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dc.contributor.authorHaldorsen, Ingfrid S.
dc.contributor.authorStefansson, Ingunn
dc.contributor.authorGrüner, Renate
dc.contributor.authorHusby, Jenny Hild Aase
dc.contributor.authorMagnussen, Inger Johanne
dc.contributor.authorWerner, Henrica Maria Johanna
dc.contributor.authorSalvesen, Øyvind
dc.contributor.authorBjørge, Line
dc.contributor.authorTrovik, Jone
dc.contributor.authorTaxt, Torfinn
dc.contributor.authorAkslen, Lars A.
dc.contributor.authorSalvesen, Helga Birgitte
dc.date.accessioned2015-04-08T09:47:23Z
dc.date.accessioned2015-04-24T12:04:33Z
dc.date.available2015-04-08T09:47:23Z
dc.date.available2015-04-24T12:04:33Z
dc.date.issued2013-10-31
dc.identifier.citationBritish Journal of Cancer 2014, 110(1):107-114nb_NO
dc.identifier.issn1532-1827
dc.identifier.urihttp://hdl.handle.net/11250/282433
dc.description.abstractBackground: We aimed to study the angiogenic profile based on histomorphological markers in endometrial carcinomas in relation to imaging parameters obtained from preoperative dynamic contrast-enhanced magnetic resonance imaging (DCE-MRI) and diffusion-weighted imaging (DWI) and to explore the potential value of these markers to identify patients with poor outcome. Methods: In fifty-four surgically staged endometrial carcinoma patients, immunohistochemical staining with factor VIII and Ki67 allowed assessment of microvessel density (MVD) and microvascular proliferation reflecting tumour angiogenesis. In the same patients, preoperative pelvic DCE-MRI and DWI allowed the calculation of parameters describing tumour microvasculature and microstructure in vivo. Results: Microvascular proliferation was negatively correlated to tumour blood flow (Fb) (r ¼ 0.36, P ¼ 0.008), capillary permeability surface area product (PS) (r ¼ 0.39, P ¼ 0.004) and transfer from the blood to extravascular extracellular space (EES) (Ktrans) (r ¼ 0.40, P ¼ 0.003), and was positively correlated to tumour volume (r ¼ 0.34; P ¼ 0.004). High-tumour microvascular proliferation, low Fb and low Ktrans were all significantly associated with reduced progression/recurrence-free survival (Po 0.05). Conclusion: Disorganised angiogenesis with coexisting microvascular proliferation and low tumour blood flow is a poor prognostic factor supporting that hypoxia is associated with progression and metastatic spread in endometrial carcinomas.nb_NO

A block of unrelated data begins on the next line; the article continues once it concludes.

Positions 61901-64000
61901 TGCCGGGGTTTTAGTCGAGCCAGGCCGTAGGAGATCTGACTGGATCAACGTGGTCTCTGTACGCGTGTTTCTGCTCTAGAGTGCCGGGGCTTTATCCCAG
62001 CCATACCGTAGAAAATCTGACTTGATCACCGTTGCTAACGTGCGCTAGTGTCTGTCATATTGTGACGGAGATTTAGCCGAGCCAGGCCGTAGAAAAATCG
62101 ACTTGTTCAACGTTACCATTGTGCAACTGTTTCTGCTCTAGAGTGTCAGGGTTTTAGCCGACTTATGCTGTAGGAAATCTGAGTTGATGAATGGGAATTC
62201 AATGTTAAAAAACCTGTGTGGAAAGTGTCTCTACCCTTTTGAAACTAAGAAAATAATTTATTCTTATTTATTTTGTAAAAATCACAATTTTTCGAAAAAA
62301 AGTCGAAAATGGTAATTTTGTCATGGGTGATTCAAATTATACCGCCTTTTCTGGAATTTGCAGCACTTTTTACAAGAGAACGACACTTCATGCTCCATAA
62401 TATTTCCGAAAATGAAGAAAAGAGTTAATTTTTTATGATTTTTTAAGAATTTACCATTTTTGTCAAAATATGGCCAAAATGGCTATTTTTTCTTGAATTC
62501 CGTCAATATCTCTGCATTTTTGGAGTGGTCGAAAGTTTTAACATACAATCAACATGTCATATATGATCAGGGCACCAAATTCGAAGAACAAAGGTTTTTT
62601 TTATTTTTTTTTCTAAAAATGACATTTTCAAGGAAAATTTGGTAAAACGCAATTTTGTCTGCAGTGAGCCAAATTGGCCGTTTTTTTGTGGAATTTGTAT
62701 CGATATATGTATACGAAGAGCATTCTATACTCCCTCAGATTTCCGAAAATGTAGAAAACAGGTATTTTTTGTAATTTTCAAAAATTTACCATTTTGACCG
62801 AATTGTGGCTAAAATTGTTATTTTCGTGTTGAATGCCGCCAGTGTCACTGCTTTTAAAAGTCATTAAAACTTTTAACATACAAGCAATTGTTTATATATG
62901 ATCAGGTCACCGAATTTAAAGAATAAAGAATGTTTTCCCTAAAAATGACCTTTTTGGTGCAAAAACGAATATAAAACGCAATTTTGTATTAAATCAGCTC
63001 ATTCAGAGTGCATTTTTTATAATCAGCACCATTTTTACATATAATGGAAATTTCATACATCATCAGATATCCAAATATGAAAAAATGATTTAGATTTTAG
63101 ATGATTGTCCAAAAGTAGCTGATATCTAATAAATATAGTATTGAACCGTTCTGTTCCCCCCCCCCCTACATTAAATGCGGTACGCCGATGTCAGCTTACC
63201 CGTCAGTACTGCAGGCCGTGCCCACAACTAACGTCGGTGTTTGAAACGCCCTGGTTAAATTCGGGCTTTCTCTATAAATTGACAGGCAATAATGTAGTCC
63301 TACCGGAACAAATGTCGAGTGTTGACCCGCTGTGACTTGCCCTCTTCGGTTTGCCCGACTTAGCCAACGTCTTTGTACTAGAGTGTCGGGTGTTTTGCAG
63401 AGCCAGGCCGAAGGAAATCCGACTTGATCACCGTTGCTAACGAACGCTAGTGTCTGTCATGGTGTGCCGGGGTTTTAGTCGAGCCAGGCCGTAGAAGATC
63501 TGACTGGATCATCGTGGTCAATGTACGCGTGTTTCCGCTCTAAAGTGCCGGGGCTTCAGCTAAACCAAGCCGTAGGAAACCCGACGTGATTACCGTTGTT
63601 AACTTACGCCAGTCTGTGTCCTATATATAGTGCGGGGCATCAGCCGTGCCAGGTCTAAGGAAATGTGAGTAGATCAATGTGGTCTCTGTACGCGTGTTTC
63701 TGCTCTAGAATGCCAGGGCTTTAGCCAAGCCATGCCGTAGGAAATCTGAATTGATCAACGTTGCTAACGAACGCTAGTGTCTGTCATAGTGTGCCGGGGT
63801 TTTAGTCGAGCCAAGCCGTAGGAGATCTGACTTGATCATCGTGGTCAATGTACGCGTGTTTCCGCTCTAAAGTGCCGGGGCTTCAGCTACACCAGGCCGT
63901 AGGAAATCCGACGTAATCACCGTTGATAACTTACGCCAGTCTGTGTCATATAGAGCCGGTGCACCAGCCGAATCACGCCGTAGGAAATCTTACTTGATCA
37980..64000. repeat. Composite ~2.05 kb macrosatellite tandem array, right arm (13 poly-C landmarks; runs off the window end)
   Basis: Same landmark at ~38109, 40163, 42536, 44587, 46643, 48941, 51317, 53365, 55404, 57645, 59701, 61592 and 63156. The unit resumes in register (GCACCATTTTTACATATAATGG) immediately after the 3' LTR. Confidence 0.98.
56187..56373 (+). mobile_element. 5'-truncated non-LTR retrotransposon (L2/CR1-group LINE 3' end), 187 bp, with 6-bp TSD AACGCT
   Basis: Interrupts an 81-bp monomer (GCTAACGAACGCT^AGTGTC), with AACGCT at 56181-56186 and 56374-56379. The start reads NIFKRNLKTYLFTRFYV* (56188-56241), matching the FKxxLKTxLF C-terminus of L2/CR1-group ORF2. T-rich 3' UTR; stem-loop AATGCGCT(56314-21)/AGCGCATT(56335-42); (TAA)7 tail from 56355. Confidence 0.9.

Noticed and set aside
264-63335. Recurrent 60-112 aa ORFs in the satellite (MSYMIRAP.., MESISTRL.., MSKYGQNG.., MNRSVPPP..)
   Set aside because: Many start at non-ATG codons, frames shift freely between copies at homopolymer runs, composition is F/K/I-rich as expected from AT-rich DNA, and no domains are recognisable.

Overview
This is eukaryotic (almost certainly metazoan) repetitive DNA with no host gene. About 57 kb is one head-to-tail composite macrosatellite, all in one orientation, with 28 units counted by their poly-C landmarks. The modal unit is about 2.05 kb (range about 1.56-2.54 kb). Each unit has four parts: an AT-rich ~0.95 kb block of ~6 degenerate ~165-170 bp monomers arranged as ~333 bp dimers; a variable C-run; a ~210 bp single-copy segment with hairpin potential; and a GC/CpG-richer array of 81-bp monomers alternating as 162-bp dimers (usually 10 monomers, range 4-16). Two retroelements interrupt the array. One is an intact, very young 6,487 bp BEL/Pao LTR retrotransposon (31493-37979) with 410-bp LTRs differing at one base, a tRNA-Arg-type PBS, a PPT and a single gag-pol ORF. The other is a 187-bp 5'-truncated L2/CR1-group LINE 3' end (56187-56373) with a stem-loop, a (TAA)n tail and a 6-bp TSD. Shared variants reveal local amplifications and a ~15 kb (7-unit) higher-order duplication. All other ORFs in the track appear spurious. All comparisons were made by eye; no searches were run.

dc.language.isoengnb_NO
dc.publisherNature Publishing Groupnb_NO
dc.titleIncreased microvascular proliferation is negatively correlated to tumour blood flow and is associated with unfavourable outcome in endometrial carcinomasnb_NO
dc.typeJournal articlenb_NO
dc.typePeer revieweden_GB
dc.date.updated2015-04-08T09:47:23Z
dc.subject.nsiVDP::Medisinske fag: 700::Klinisk medisinske fag: 750::Gynekologi og obstetrikk: 756nb_NO
dc.subject.nsiVDP::Midical sciences: 700::Clinical medical sciences: 750::Gynaecology and obstetrics: 756nb_NO
dc.subject.nsiVDP::Medisinske fag: 700::Basale medisinske, odontologiske og veterinærmedisinske fag: 710::Medisinsk mikrobiologi : 715nb_NO
dc.subject.nsiVDP::Midical sciences: 700::Basic medical, dental and veterinary sciences: 710::Medical microbiology: 715nb_NO
dc.source.pagenumber107-114nb_NO
dc.source.volume110nb_NO
dc.source.journalBritish Journal of Cancernb_NO
dc.source.issue1nb_NO
dc.identifier.doi10.1038/bjc.2013.694
dc.identifier.cristin1112321
dc.description.localcodeOpen access article distributed under a Creative Commons CC-BY license. (C) 2014 Cancer Research UK. All rights reserved 0007 – 0920/14nb_NO


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